This is according to Kunal Lohia, ITS Marketing Capability Deployment Lead at Mondelez who told an audience at the Festival of Marketing (London, October) that business must detoxify failure, provided that teams do it fast and learn from it. (For more, subscribers can read WARC’s exclusive report: How Mondelez learned to fail).
"Failure," Lohia said, "gives an invaluable feedback loop." It allows development to progress around a hypothesis, which it then tested to destruction – if it does not work at all, the idea is proved to be wrong, if there is room for improvement, then the idea develops, the team adapts, the product is improved.
This lesson emerged from Lohia’s work on a retailer-facing chatbot that would allow business customers to access content more easily. The restraints of a narrow user base and an abundance of content proved useful.
"Can we implement on this site a chatbot that improves the user experience, and helps those retailers engage with content on the site, and in turn, can it lead to better performance for the retailer and hence us? Can we then build further to get good insights for ourselves and see how people are interacting with our content?"
Using the agile test-and-learn methodology, the development team created a minimum viable product in just two weeks, which was available for both internal and external stakeholders to use.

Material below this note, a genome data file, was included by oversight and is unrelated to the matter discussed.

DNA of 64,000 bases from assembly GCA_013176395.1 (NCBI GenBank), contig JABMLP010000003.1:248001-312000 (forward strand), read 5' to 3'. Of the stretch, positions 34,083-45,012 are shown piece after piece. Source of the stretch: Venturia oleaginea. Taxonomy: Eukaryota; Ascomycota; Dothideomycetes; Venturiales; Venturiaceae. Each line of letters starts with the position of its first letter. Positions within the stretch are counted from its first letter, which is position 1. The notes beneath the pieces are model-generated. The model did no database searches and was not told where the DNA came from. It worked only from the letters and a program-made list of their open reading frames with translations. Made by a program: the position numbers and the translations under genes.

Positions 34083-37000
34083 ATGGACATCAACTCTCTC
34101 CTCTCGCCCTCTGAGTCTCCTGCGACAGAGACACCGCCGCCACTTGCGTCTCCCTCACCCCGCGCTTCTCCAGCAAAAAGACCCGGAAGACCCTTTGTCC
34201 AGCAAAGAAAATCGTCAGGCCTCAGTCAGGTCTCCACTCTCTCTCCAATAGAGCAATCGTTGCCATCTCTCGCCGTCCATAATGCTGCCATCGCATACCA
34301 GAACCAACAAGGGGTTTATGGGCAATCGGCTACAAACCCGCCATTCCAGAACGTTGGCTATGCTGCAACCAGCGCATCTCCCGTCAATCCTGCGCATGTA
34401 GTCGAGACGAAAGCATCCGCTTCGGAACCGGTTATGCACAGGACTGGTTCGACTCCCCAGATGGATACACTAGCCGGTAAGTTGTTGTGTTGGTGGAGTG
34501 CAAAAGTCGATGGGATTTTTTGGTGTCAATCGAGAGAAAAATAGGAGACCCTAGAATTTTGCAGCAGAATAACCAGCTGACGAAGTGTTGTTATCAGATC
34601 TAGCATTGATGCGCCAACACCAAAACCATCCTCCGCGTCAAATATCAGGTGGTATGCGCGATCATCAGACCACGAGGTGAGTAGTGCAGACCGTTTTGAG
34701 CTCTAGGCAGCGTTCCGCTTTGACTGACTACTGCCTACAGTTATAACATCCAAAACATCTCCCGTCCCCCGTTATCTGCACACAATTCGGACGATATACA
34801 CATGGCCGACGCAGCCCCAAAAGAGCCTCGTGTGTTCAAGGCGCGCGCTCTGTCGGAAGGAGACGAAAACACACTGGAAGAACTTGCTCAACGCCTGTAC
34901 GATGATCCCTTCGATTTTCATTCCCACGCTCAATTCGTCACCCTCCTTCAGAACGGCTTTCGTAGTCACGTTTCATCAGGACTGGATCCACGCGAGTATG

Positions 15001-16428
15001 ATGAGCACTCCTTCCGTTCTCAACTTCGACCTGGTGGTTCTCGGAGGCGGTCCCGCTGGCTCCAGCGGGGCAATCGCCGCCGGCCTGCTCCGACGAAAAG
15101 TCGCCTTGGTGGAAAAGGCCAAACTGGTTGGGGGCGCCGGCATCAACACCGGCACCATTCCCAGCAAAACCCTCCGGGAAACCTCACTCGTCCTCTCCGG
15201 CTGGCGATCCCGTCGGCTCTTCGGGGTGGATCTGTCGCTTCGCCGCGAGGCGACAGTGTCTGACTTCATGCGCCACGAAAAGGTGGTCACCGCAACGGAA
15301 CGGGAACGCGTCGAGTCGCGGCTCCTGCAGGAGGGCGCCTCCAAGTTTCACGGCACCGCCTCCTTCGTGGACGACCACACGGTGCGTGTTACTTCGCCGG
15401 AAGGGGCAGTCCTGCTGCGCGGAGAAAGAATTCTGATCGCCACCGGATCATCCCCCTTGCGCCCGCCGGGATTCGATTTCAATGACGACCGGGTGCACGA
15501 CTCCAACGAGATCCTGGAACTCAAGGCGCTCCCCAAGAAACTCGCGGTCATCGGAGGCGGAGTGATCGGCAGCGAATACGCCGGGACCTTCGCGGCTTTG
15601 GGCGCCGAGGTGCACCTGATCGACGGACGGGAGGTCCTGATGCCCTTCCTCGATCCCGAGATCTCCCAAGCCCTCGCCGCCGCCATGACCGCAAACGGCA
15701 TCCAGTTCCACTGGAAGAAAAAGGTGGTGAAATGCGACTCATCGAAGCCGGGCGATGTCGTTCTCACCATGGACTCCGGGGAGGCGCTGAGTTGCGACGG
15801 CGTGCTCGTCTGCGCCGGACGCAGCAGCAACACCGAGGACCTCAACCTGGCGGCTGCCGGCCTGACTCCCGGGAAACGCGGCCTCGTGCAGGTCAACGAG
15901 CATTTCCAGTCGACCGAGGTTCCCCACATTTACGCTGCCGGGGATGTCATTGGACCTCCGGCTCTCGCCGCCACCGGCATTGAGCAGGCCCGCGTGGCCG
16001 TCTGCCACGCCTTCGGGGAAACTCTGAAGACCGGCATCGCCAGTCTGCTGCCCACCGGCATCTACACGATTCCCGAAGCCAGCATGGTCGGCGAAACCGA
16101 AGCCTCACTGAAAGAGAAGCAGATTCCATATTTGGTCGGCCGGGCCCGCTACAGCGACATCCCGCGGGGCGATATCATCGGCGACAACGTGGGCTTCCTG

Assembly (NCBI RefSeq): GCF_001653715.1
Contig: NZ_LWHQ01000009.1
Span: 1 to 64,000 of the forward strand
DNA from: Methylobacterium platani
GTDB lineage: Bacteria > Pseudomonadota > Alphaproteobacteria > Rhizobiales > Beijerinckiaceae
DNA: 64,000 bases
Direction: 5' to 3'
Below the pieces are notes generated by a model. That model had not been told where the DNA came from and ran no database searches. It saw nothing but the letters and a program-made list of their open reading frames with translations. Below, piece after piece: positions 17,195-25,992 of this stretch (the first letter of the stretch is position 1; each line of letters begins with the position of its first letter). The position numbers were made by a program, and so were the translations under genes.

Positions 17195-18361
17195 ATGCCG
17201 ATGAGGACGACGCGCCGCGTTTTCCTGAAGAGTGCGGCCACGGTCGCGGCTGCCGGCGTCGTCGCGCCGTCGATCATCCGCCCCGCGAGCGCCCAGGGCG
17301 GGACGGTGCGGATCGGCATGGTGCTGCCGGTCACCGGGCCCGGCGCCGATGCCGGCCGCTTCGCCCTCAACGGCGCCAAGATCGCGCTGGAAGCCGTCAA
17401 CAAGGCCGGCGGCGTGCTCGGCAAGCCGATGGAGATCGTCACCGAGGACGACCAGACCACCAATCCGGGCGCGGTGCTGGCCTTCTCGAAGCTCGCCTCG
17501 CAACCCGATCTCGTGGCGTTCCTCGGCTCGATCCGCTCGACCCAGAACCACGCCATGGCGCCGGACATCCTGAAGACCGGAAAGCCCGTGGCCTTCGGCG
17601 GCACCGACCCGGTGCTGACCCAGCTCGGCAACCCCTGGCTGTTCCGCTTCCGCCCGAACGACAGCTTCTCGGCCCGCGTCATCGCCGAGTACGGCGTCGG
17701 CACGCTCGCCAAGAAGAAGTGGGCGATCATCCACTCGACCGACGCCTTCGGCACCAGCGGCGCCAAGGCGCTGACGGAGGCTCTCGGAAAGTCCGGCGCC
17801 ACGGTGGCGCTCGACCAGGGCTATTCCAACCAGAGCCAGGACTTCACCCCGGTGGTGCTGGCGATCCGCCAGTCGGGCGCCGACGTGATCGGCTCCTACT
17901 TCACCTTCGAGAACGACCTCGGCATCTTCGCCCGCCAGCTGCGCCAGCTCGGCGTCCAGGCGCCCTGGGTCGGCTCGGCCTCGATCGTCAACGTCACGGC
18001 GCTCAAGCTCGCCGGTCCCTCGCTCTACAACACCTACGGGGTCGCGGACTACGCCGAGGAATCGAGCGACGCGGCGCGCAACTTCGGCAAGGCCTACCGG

Firstly, this gave the team huge amounts of insight on how their customers phrased questions and how the terminology retailers used differed from Mondelez. The process also shifted KPIs: originally, the purpose of the chatbot was to reduce call-centre phone time, but this measure was flipped as the team realised the importance of engagement to the consumer conversation.
Agile working brought a lot to Mondelez's development team, lessons applicable to other areas of the business, Lohia posited. Crucially, being agile requires you to back your own ideas, not only with data, but through experimentation to prove the hypothesis and to test the destruction.
In addition, the fact of the minimum viable product was crucial for sparking the imaginations of the business team, who became far more engaged with an extant product rather than ensuring no money was being wasted in the development of a larger project. The result, Lohia explained, was a better product for consumers and for Mondelez.
Sourced from WARC